Despite the winter storm, postal workers rallied against the proposed removal of Saturday deliveries.
Workers and supporters sloshed around in front of the Post Office’s main branch in downtown St. Louis, carrying signs that read “Missourians for 6 Day.”
“These people understand the importance of their job, the importance of delivering six days a week, and the role that we play in the community,” said Kevin Boyer, Missouri state president of the National Association of Letter Carriers.
A third winter storm hit the Columbia area with more than seven inches of snow. Check this space for updates on closing, weather and road safety. Follow us on twitter and the hashtag #CoMosnow to stay in the loop.
The charity Meals on Wheels delivers roughly 100 meals a day to the elderly and the disabled throughout Columbia. Inclement weather, like last week’s snowstorm, forces the charity to reorganize its efforts.
Originally published on Fri February 22, 2013 4:57 pm
The winter storm that dumped several inches of snow and ice across much of Missouri may bring some short-term relief to the state’s drought conditions.
Kelly Smith is Director of Marketing and Commodities for the Missouri Farm Bureau. He says the winter storm arrived on the heels of recent rain events, helping saturate the soil.
“This snow is gonna slowly melt into the ground," Smith said. "We will get some runoff from it in some areas because they got a 10 to 13-inch snow…we had areas in our state as high as 13, maybe even 15, inches up in north of (the) Kansas City area.”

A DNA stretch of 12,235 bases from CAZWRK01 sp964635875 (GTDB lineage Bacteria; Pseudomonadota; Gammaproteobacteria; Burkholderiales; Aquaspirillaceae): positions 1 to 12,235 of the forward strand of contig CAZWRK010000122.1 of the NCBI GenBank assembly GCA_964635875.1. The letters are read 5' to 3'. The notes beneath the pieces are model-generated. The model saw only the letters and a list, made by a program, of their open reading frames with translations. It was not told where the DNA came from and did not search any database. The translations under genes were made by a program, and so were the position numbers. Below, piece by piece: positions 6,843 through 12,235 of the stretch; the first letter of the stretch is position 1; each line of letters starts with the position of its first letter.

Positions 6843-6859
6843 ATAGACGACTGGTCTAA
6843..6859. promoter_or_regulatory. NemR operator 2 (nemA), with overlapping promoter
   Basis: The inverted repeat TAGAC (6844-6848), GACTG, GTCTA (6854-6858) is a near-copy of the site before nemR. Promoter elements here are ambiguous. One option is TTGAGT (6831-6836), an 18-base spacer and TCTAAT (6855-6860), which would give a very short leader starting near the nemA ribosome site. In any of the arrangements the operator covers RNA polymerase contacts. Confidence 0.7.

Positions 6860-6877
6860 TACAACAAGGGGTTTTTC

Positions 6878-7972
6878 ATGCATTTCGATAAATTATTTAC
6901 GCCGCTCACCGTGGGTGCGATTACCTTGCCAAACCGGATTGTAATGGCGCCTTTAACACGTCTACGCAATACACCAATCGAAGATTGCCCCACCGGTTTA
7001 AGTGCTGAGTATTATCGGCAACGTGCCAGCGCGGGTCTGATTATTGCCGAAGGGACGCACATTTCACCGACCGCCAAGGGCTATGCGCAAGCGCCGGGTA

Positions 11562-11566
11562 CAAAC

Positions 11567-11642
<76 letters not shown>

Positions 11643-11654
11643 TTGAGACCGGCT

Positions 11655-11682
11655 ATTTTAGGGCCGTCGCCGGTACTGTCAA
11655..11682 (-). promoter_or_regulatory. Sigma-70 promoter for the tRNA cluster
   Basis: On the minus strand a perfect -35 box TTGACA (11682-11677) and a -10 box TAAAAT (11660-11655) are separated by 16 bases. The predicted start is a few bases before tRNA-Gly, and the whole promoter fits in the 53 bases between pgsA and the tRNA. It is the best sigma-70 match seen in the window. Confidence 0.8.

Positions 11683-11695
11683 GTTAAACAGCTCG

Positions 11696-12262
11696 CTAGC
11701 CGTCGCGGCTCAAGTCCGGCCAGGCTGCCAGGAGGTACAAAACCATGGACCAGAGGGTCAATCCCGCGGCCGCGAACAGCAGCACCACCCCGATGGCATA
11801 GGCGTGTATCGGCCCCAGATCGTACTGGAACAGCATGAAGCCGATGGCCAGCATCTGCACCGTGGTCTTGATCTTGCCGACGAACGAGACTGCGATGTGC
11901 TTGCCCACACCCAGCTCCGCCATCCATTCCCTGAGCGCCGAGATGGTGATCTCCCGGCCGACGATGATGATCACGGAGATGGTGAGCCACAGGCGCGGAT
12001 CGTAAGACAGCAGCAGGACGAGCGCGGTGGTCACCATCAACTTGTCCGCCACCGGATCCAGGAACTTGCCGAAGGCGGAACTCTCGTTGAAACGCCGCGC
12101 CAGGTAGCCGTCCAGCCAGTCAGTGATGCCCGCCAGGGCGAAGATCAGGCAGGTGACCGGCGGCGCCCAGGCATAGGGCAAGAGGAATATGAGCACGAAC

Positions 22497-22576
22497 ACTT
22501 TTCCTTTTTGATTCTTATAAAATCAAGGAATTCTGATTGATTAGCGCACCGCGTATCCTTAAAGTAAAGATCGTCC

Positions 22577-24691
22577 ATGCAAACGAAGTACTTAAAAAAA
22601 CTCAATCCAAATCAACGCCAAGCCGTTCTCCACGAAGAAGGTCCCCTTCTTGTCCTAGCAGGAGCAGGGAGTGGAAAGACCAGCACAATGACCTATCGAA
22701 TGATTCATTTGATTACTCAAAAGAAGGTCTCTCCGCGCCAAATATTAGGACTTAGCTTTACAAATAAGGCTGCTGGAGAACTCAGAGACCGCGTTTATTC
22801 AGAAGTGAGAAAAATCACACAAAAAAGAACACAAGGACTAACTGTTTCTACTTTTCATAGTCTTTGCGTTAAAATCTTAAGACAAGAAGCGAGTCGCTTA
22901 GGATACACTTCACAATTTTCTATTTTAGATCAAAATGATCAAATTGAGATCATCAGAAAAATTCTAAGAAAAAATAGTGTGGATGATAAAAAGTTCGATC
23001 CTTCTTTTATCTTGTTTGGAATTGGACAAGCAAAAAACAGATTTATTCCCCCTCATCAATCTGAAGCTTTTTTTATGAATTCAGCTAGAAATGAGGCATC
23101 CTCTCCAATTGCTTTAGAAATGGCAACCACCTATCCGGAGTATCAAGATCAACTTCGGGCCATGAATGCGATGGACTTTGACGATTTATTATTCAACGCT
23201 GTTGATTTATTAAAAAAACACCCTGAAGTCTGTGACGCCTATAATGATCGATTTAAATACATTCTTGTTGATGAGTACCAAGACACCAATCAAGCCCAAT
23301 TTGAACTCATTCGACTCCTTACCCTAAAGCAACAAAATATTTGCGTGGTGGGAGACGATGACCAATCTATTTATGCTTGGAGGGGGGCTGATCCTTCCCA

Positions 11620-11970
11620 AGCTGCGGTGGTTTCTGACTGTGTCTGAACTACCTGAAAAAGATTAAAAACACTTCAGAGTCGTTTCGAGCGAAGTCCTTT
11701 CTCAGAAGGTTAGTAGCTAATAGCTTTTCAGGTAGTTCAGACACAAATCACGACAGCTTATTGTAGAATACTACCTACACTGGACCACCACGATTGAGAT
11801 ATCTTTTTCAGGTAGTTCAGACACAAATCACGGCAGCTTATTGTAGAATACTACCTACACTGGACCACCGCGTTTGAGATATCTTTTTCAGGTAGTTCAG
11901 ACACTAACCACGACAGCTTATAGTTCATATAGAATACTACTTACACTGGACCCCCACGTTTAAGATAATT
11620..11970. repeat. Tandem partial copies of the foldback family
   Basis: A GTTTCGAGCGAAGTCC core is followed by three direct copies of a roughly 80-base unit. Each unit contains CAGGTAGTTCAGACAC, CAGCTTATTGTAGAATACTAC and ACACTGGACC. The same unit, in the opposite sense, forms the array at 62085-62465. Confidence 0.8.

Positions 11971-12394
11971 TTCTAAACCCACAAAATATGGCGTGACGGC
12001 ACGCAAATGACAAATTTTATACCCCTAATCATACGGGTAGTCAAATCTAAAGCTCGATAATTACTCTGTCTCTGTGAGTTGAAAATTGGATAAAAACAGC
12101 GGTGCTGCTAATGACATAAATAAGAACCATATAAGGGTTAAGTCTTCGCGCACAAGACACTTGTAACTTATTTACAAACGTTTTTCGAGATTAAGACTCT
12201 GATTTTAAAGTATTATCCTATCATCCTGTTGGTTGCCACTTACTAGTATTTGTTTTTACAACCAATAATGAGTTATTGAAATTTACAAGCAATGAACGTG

Police are working with private towing companies to remove stalled and abandoned vehicles to make way for snow plows. The Columbia Police Department said they've received more than 180 calls in Boone County since Thursday morning. Calling the police station is not recommended as a way to locate your towed vehicle.
Columbia Snow plows have been out overnight working to clear the roads for drivers. Columbia Public Works spokesperson Steve Sapp said as of Friday morning, all first and second priority routes have one lane that is plowed and passable.
“Passable does not mean that it’s clear down to pavement," Sapp said. "Passable means that it has been plowed, and at least one lane has had the top layer of snow taken off of it.”
Red Cross volunteers are on hand to help with the winter storm in mid-Missouri. The Heart of Missouri Chapter of the American Red Cross is prepared to build shelters for people who may lose power. Phillip Iman, a spokesperson for the Red Cross chapter, says this is unlikely to happen.
Gov. Jay Nixon declared a state of emergency in Missouri Thursday in response to the severe winter storm hammering the state.
The storm system has been dumping a mix of snow and sleet since early Thursday morning. Weather forecasts predict parts of the state could see up to 10 inches of snow. Many roads and highways already are covered with snow.
Nixon’s emergency management team has been keeping the governor up to speed with the latest information on the storm and its effects. The State Emergency Operations Center has been monitoring the storm system since Wednesday.
Officials in Missouri are making preparations for a winter storm that’s expected to hit Columbia during the morning commute Thursday.
The National Weather Service says the storm, which already has dumped inches of snow and rain out West and across the plains states, is projected to bring at least two to four inches of snow accumulation and up to two tenths of an inch of ice in Columbia and surrounding areas.